Before placing the tile, I dipped it in water. These things suck up moisture, so it helped to wet them a bit to be able to shimmy them about without the tiles setting up so quickly.

And then the placement: quick, firm, and with pressure to set it down nicely in the clay. Ideally, you should not have to pick up the tile once it is down — picking it up with clay all over the back is annoying and tedious. That’s why getting the amount of clay adhesive right the first time is so important.”

Source: Year of Mud
Be sure to check out the new house Ziggy is building. He’s also recently remodeled his cob house.

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Geopolymer pavers would look similar to this limestone tile.

Geopolymer pavers would look similar to this limestone tile.


This new idea comes from two recent blog posts. If you haven’t already done so, be sure to read the blog post about How They Built the Pyramids. Geopolymer is a subject I’ll be returning to again and again because it makes so much sense on so many levels. In addition, the blog post last week on CEB floors was a bit hit. (See Cheap and Easy Brick Floors.) The fabulous look, simplicity and durability of CEB pavers make them a top choice for flooring.

With these two ideas fresh in my mind, it just occurred to me that you could use geopolymer to cast pavers for floors and garden paths any size and shape you want. This would eliminate the need for a CEB press, use no cement and utilize 100% natural local materials. And the clincher for me? The material (loose limestone) turns to actual stone. Your floor would last indefinitely. You could remove pavers if necessary to access your radiant heat flooring. Old pavers could be recycled over and over again just like stone… because it is stone. All you’re doing is adding the binder to ‘glue’ the material back together. Brilliant, no? It’s certainly a step or two above ugly concrete.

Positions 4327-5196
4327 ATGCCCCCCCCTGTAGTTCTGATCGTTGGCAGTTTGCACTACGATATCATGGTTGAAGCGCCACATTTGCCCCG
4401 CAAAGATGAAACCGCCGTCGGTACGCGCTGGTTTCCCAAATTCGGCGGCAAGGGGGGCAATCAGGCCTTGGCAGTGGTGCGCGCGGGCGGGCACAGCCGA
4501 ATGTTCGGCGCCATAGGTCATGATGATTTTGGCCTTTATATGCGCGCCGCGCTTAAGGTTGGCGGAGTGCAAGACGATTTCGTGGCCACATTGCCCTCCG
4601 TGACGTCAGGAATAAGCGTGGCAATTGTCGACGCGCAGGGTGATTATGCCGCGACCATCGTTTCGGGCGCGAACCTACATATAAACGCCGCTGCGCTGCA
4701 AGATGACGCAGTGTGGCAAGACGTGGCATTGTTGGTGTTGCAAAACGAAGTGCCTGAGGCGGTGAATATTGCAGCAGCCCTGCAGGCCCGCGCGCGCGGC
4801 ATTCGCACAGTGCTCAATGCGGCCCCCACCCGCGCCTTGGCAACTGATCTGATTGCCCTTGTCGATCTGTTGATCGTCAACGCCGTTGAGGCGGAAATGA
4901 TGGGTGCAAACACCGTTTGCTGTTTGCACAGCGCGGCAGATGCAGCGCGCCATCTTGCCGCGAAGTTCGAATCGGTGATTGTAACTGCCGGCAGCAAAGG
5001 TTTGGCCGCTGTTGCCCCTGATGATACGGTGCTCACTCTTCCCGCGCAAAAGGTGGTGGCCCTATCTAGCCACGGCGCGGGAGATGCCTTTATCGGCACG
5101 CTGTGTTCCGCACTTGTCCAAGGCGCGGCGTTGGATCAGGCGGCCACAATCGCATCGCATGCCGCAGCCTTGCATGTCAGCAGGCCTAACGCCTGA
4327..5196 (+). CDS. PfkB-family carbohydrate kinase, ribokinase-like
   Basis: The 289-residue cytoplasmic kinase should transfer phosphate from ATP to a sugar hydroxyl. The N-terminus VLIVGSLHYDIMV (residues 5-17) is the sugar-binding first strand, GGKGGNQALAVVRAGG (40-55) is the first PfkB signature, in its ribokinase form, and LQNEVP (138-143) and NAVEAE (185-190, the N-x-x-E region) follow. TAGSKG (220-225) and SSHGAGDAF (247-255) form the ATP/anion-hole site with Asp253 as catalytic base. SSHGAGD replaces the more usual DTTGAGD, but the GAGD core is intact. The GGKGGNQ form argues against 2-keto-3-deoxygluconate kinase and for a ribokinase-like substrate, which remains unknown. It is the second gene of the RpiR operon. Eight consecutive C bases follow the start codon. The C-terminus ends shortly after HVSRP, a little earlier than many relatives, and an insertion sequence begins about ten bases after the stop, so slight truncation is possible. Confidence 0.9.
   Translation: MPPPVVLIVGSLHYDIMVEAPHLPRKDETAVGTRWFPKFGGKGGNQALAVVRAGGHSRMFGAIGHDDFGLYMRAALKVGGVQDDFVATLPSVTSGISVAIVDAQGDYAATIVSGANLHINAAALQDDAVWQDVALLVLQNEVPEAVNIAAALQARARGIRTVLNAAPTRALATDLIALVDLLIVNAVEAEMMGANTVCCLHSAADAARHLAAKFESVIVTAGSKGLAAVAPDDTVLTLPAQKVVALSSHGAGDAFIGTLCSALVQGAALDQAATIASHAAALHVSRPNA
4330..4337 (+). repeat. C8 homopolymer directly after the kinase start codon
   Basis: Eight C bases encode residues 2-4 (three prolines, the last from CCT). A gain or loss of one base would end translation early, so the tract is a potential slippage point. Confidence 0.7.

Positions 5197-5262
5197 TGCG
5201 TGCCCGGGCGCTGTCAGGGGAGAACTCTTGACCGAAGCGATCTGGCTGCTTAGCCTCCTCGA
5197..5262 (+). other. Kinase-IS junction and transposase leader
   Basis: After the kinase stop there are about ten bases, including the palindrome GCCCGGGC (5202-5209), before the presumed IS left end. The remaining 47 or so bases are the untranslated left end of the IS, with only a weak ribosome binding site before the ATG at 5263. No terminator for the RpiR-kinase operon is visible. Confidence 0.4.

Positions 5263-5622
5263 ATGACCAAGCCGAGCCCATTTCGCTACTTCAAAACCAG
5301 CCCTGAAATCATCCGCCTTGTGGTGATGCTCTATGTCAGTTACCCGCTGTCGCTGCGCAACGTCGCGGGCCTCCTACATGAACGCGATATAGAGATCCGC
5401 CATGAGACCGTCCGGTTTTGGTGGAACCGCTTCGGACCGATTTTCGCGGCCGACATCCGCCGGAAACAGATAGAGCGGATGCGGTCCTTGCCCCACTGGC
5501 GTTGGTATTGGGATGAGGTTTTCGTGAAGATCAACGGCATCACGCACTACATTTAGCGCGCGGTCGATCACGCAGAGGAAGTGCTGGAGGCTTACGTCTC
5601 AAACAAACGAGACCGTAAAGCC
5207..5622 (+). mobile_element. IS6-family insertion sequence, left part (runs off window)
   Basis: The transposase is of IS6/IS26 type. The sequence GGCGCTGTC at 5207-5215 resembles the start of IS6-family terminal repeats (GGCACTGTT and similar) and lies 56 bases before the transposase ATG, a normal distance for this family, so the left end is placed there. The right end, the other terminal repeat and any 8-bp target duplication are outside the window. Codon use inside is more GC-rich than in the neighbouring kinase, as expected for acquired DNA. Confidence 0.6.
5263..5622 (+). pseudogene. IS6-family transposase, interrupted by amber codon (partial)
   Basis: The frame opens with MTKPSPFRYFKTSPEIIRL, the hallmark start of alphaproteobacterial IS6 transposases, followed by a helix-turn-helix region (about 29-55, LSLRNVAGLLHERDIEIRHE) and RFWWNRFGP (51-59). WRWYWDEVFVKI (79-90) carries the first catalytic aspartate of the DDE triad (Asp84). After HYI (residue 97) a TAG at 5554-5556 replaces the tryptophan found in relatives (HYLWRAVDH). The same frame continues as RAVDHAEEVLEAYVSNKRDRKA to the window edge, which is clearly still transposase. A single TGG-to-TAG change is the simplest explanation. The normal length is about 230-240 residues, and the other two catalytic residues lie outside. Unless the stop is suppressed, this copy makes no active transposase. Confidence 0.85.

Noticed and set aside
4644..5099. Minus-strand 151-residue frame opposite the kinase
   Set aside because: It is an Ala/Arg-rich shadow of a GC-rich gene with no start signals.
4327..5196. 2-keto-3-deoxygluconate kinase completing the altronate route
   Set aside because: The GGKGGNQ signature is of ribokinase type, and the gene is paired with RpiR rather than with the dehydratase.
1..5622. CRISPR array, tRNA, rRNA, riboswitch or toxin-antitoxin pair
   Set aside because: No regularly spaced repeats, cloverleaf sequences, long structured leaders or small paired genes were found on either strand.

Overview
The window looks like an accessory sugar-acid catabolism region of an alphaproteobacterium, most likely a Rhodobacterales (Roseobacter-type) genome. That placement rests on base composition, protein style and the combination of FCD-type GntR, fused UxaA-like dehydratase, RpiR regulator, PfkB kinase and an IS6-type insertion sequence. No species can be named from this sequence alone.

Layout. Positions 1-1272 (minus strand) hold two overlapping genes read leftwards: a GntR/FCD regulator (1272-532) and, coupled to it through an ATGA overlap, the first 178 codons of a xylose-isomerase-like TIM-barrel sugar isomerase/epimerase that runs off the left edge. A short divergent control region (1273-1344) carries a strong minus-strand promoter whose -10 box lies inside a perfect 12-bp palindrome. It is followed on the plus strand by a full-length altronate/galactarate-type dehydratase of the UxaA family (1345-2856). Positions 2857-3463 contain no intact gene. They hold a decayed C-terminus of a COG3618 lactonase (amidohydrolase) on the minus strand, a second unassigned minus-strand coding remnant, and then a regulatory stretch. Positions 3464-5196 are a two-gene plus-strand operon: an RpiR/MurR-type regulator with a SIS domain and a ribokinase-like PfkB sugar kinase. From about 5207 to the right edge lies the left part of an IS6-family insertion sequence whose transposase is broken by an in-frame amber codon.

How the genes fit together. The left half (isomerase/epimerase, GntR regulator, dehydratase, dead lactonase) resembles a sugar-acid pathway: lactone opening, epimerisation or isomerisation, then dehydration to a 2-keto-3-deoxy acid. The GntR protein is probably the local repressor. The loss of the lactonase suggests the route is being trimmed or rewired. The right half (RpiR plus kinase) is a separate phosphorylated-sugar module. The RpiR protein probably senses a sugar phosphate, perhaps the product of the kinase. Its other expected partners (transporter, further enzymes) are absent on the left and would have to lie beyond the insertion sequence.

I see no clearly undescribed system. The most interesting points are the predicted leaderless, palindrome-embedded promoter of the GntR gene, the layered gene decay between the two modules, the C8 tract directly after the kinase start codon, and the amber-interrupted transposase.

Okay, so no system is perfect. Let’s briefly discuss some of the drawbacks and challenges involved with making your own geopolymer pavers. For one, you’d have to experiment a bit. Materials would vary – primarily the limestone and kaolin clay – and so you’d have to make a few samples to find out what works best. There are very few resources that describe in detail how to do this. You’d have to read what’s available from the Geopolymer Institute and work things out. So this is not an out of the box solution. Plus, you’d have to grind and polish the pavers if you wanted a refined look like in the image above. This isn’t necessary because the natural look of limestone is quite beautiful, but rough surface would be difficult to clean. I would try casting the pavers with extra moisture (like the lower blocks in the video mentioned above) and try for a smooth finish that doesn’t need grinding/polishing.

Image credit: White Hall

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This video is by David Easton, the well known owner of Rammed Earth Works in California and author of The Rammed Earth House, the best selling book on the subject.

Here’s Wiki’s description: “Soil cement is a construction material, a mix of pulverized natural soil with small amount of Portland cement and water, usually processed in a [mixer…]. Hard, semi-rigid, durable material is formed by hydration of the cement particles.”

Soil cement is another great way to make affordable floors, patios and extremely strong fill material for earthbags. [Note for new readers: most earthbags are not stabilized, but there are certain applications where soil stabilization is a good idea.] Google “soil cement” to learn more about this subject.

Even though the video is about making pavers, I was more interested in David Easton’s soil cement recipe. This is why I love the Internet. Thank you David.
3 parts soil
2 parts sand
4 parts pea gravel
½ sack of cement
1 part water

Rammed Earth Works